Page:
Travel

Greece, Italy and France enforce vaccine passports for tourist attractions, bars and cafes

Greece, Italy and France are ramping up restrictions with the introduction of vaccine passports throughout the country. Amenities including cinemas, tourist sites and indoor dining are being targeted.

This means only those who can show the country’s “green certificate” will be able to access indoor bars, restaurants, cafes, museums, cinemas, gyms, and indoor attractions.

The Italian “green certificate” is a way of allowing people to show their vaccination status, or if they have received a negative COVID-19 test in previous days.

The “green certificate” also allows holders to show if they have recovered from the disease previously.

It was already a requirement for wedding guests and those visiting nursing homes in the nation.

Upon announcing the health pass, Prime Minister Mario Draghi said the measure is “an instrument to allow Italians to continue their activities with the guarantee of not being among contagious people.”

He added: “The green pass is not an arbitrary matter; it is a condition to keep economic activity open.”

In a similar move, France has also launched its own Covid pass for those visiting bars, reactants, cafes and tourist attractions.

The new rule will be in place from August and impacts popular tourist hotspots such as the Eiffel Tower.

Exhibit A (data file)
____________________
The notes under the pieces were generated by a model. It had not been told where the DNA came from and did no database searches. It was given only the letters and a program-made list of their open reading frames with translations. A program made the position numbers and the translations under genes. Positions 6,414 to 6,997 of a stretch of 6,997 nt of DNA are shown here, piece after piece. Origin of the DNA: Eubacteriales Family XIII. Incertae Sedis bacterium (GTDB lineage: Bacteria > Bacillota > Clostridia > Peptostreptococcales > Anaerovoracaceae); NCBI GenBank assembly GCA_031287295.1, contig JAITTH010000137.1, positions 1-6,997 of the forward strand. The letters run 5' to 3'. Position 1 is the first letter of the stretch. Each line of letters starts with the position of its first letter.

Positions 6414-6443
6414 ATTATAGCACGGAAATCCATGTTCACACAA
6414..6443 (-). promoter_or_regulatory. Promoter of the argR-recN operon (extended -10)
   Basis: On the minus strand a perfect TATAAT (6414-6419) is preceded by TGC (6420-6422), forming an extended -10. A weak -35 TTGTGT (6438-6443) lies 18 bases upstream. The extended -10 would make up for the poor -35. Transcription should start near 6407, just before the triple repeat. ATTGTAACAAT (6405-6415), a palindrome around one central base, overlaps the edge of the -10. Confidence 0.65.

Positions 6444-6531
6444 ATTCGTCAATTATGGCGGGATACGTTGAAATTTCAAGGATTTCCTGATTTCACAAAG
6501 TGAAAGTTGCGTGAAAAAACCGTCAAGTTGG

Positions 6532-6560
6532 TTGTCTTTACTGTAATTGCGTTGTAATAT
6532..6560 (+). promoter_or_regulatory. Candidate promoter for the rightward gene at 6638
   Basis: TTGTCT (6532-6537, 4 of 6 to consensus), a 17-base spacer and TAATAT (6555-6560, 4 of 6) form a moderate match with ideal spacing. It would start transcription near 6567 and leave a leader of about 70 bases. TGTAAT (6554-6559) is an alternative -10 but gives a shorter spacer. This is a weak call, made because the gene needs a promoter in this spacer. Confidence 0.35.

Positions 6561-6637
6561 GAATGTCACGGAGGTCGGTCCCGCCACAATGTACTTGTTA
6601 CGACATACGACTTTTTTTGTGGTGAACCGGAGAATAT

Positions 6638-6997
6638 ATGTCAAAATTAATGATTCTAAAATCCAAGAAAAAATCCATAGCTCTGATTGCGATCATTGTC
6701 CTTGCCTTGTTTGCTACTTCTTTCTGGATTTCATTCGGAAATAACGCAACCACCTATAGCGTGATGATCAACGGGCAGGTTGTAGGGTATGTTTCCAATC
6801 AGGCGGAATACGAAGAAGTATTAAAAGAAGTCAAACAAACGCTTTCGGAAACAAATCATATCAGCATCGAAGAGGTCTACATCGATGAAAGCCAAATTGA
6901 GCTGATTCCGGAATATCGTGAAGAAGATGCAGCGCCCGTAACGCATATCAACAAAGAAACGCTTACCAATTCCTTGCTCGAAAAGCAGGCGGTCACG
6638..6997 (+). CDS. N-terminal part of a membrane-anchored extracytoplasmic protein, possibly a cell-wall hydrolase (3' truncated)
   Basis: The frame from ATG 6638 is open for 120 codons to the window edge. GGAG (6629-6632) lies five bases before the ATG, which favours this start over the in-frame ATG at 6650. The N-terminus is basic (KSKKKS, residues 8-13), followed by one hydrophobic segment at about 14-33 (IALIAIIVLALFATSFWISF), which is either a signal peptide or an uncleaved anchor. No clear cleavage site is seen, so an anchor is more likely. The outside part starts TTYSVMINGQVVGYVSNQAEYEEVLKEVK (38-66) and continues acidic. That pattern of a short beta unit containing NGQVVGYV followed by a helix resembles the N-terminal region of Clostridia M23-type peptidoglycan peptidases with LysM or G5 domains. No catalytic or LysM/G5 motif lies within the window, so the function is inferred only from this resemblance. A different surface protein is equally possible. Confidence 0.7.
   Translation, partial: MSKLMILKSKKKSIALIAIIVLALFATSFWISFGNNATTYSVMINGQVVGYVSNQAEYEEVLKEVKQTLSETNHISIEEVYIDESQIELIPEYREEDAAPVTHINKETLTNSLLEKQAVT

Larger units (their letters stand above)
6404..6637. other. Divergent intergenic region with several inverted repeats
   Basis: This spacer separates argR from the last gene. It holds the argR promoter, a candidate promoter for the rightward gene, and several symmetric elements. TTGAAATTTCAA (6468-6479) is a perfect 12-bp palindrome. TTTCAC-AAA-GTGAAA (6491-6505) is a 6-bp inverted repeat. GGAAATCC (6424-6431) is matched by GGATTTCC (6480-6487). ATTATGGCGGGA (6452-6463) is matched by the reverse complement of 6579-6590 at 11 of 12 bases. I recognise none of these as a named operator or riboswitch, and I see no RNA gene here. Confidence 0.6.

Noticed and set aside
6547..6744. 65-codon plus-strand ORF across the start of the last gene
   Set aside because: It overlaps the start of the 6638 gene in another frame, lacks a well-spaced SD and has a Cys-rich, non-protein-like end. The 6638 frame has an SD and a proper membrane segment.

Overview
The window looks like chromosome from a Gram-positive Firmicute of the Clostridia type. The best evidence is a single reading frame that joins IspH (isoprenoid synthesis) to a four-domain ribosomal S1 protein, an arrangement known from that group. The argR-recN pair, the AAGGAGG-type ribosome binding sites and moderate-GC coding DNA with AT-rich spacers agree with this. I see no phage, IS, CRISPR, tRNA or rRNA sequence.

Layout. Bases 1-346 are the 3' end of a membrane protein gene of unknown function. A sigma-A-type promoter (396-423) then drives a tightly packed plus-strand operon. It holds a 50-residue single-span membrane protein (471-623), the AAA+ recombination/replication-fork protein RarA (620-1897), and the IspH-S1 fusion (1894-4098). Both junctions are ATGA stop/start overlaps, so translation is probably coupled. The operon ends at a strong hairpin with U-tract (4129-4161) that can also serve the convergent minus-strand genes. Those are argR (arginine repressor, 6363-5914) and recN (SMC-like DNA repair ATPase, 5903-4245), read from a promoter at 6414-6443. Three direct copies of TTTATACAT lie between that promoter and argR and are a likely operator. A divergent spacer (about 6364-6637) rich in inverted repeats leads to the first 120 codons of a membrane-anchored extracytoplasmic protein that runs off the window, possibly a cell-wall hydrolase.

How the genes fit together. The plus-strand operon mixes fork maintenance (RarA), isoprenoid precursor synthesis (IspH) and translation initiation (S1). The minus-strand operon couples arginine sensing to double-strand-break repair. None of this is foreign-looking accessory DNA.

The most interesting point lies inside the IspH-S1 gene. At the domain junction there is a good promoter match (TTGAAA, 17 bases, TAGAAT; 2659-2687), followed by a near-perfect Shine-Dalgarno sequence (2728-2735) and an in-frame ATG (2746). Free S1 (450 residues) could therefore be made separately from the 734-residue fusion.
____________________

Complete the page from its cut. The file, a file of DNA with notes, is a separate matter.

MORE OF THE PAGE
However, the French vaccine pas has received fierce opposition across the country.

On Saturday 161,000 people protested against the health pass, saying it would erode “civil liberties”.

All three countries have tight border restrictions for UK arrivals.

In Greece, passengers must either prove they have received both doses of the COVID-19 vaccine, have a negative COVID-19 PCR test or evidence of an antigen test.

In Italy, travellers who have been in the UK in the previous 14 days must present a negative molecular or antigen test taken in the 48 hours preceding entry into Italy and fill in a digital localisation form.

They must also self-isolate for five days, at the end of which they must take a rapid antigenic or molecular swab test for COVID-19 and test negative for release.

Meanwhile, in France, only fully vaccinated UK arrivals will be able to enter the country for non-essential purposes.


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Daily Express

The Daily Express is a daily national middle-market tabloid newspaper in the United Kingdom. Published in London, it is the flagship of Express Newspapers, owned by publisher Reach plc. It was first published as a broadsheet in 1900 by Sir Arthur Pearson. Its sister paper, the Sunday Express, was launched in 1918.

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